___

The AP is answering your questions about the coronavirus in this series. Submit them at: FactCheck@AP.org. Read more here:

What can employers do if workers avoid COVID-19 vaccines?

Can I get ‘long COVID’ if I’m infected after vaccination?

Can kids be harmed wearing masks to protect against COVID?

Lindsey Tanner, The Associated Press


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Data from 3 major hospital systems reveals how many COVID-19 patients are fully vaccinated – Bring Me The News

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While the COVID vaccines are shown to be effective albeit not bulletproof at preventing infection from the virus, their effectiveness at preventing hospitalization and death is much greater.

Four Minnesota healthcare institutions provided specific data that shows the percentage of hospitalized COVID-19 patients who are fully vaccinated, and how many are unvaccinated or partially-vaccinated.

Allina Health, which has 14 hospitals in Minnesota and western Wisconsin, reports that almost four out of five COVID-19 patients hospitalized through Sept. 20 were unvaccinated.

Its data show that of 176 COVID-19 patients hospitalized on Sept. 20, 32 were in the ICU and 21 required a ventilator. Hospitalized patients who were fully vaccinated represented 22.7% of the total, and just 15.6% of the ICU cases and 9.5% of the cases with a ventilator. 

Credit: Allina Health

HealthPartners, which has nine hospitals in Minnesota and western Wisconsin, told Bring Me The News that it has cared for 338 COVID-19 patients in the past 30 days and 53 of them (15.7%) were fully vaccinated. 

“Of those 53 patients, only six required intensive care, two needed the support of a ventilator and nobody died. Year-to-date, 6.3% of hospitalized patients have been fully vaccinated,” a spokesperson from HealthPartners said. 

Sanford Health, which operates 22 regional hospitals, is reporting that 10.1% of all COVID-19 patients hospitalized on Sept. 21 were fully vaccinated. Only two of 45 in the ICU and one of 34 patients on a ventilator were fully vaxxed,

Hospitalizations (1)

Sanford Health

More of the same from CentraCare, which operates eight hospitals in the region. The latest data provided Thursday (it changes daily and even hourly) had six of 67 COVID-19 inpatients documented as fully vaccinated. 

COVID-19 Hospitalizations_9.23.2021

CentraCare

To recap, that’s four major hospital systems that are reporting between 9% and 22% of all COVID-19 patients being fully vaccinated, with even lower percentages of vaccinated patients in the ICU or on a ventilator. 

“COVID-19 vaccines continue to be our best tool in stopping the spread of infection and preventing serious illness and death,” the HealthPartners spokesperson said.

Bring Me The News has requested vaccinated and unvaccinated ratios from other major providers, including Mayo Clinic Health Systems, Hennepin Healthcare and Essentia Health.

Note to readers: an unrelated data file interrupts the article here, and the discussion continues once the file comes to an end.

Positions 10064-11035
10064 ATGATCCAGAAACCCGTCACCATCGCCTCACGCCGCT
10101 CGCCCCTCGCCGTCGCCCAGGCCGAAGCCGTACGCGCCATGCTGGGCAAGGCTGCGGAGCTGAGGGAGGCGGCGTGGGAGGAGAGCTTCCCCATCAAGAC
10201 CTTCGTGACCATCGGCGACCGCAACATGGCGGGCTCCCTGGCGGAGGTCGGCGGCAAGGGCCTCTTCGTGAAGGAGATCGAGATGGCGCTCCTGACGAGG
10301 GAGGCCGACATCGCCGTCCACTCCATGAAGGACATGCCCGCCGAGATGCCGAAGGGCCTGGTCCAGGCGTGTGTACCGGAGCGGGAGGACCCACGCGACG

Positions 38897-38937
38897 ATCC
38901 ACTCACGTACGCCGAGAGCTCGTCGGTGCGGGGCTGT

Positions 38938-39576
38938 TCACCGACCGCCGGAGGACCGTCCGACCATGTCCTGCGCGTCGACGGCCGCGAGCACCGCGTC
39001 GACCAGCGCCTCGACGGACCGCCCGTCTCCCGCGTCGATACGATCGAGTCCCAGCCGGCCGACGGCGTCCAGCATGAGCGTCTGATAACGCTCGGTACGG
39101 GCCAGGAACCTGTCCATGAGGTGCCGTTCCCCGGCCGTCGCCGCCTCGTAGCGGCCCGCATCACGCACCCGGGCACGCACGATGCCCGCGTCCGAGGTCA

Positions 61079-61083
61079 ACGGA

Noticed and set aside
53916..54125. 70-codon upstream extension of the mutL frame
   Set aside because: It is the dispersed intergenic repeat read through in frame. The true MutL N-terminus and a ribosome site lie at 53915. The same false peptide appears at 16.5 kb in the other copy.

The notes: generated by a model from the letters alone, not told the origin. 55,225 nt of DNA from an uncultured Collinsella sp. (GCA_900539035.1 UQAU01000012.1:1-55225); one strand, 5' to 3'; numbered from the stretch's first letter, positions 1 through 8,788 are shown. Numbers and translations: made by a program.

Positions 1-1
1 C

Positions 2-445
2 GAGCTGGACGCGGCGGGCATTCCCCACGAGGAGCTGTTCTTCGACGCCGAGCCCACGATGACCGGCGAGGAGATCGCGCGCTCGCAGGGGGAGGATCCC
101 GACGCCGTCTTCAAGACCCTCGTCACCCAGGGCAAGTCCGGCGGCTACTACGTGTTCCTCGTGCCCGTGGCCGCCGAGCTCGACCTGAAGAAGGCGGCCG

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330 people are in BC hospitals with COVID-19 – MY PG NOW

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B.C. is reporting 832 new cases of COVID-19, 117 in Northern Health, 153 in Interior Health.

There are 5,697 active cases in the province, of those cases, 330 individuals are in hospital and 148 are in intensive care.

The north has 977 active cases, and the interior has 1,181.

87.3% of eligible people 12 and older in B.C. have received their first dose of a vaccine and 79.9% received their second dose.

The new/active cases include:

* 377 new cases in Fraser Health
* Total active cases: 1,932

* 114 new cases in Vancouver Coastal Health
* Total active cases: 909

* 153 new cases in Interior Health
* Total active cases: 1,181

* 117 new cases in Northern Health
* Total active cases: 977

* 71 new cases in Island Health
* Total active cases: 654

* no new cases of people who reside outside of Canada
* Total active cases: 44

There were five new deaths reported, one was in Northern Health.

From Sept. 15-21, people not fully vaccinated accounted for 75.5% of cases and from Sept. 8-21, they accounted for 82.6% of hospitalizations.

Past week cases (Sept. 15-21) – Total 4,417

* Not vaccinated: 2,996 (67.8%)

* Partially vaccinated: 342 (7.7%)

* Fully vaccinated: 1,079 (24.4%)

Past two weeks cases hospitalized (Sept. 8-21) – Total 437

* Not vaccinated: 327 (74.8%)

* Partially vaccinated: 34 (7.8%)

* Fully vaccinated: 76 (17.4%)

Past week, cases per 100,000 population after adjusting for age (Sept. 15-21)

* Not vaccinated: 289.0

* Partially vaccinated: 87.9

* Fully vaccinated: 27.0

Past two weeks, cases hospitalized per 100,000 population after adjusting for age (Sept. 8-21)

* Not vaccinated: 46.5

* Partially vaccinated: 13.3

* Fully vaccinated: 1.8

After factoring for age, people not vaccinated are 25.8 times more likely to be hospitalized than those fully vaccinated.